Cardiac calmodulin-stimulated protein phosphatase: purification and identification of specific sarcolemmal substrates.
A calmodulin-stimulated protein phosphatase has been purified from bovine myocardium. The purification procedure involves sequential DEAE-Sephacel ion exchange chromatography, calmodulin-Sepharose affinity chromatography, and high performance liquid chromatography using a Spherogel TSK DEAE 5PW column. By SDS polyacrylamide gel electrophoresis, the purified cardiac phosphatase consists of two subunits of Mr 61,000 and 19,000, similar to the brain enzyme, calcineurin. Protein phosphatase activity of the cardiac enzyme is stimulated by Ca2+-calmodulin and inhibited by the calmodulin antagonist drug, calmidazolium. Effects of a series of divalent cations on catalytic activity of the cardiac calmodulin-stimulated protein phosphatase are similar to those observed with calcineurin, when the two enzymes are assayed under identical conditions. Highly enriched preparations of bovine cardiac sarcolemma contain substrates of cAMP-dependent protein kinase of Mr 166 K, 133 K, 108 K, 79 K, 39 K, and 14 K, which are specifically dephosphorylated by the calmodulin-stimulated phosphatase with pseudofirst-order rate constants of 0.23, 0.46, 0.69, 0.35, 0.69, and 0.115 min-1, respectively. These substrates are not present in purified preparations of cardiac sarcoplasmic reticulum. These results support a role of the calmodulin-stimulated phosphatase in the Ca2+-regulation of specific sarcolemmal processes by protein dephosphorylation.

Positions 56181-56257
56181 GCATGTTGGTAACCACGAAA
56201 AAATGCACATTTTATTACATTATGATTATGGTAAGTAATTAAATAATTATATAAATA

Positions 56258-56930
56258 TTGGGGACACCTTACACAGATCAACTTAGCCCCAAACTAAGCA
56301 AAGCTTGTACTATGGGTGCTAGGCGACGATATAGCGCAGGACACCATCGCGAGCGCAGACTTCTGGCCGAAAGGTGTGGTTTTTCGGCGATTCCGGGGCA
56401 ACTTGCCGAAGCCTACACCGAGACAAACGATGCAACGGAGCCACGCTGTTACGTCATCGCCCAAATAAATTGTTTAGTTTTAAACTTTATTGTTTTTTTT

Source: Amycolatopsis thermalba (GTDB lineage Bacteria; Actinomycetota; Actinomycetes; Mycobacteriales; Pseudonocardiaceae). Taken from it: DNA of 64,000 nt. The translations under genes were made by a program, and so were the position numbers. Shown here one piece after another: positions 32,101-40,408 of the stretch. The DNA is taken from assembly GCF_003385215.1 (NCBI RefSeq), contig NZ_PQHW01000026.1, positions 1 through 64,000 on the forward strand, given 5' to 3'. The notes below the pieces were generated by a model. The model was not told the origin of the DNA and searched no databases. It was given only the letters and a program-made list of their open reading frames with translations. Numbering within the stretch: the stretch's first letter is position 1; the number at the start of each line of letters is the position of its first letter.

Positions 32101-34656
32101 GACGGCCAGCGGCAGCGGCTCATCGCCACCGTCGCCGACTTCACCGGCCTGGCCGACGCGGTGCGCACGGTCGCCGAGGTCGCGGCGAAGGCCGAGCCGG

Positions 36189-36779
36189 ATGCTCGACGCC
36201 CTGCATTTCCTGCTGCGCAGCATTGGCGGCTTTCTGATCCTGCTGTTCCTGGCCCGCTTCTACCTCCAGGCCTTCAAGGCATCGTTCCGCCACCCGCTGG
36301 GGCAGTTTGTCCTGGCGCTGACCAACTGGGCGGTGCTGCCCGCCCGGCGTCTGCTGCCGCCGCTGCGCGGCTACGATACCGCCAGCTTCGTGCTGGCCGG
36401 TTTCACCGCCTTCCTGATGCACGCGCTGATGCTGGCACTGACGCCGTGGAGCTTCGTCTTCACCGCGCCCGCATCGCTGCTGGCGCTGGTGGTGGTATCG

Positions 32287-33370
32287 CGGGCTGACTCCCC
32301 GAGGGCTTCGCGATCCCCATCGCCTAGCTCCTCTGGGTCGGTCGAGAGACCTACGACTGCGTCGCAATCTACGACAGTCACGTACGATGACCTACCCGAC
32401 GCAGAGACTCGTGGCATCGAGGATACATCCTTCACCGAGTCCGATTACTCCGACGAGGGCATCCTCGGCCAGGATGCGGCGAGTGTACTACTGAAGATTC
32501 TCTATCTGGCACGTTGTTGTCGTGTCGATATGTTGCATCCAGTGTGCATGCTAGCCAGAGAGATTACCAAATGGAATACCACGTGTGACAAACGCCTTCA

- Copyright © 1987 by American Heart Association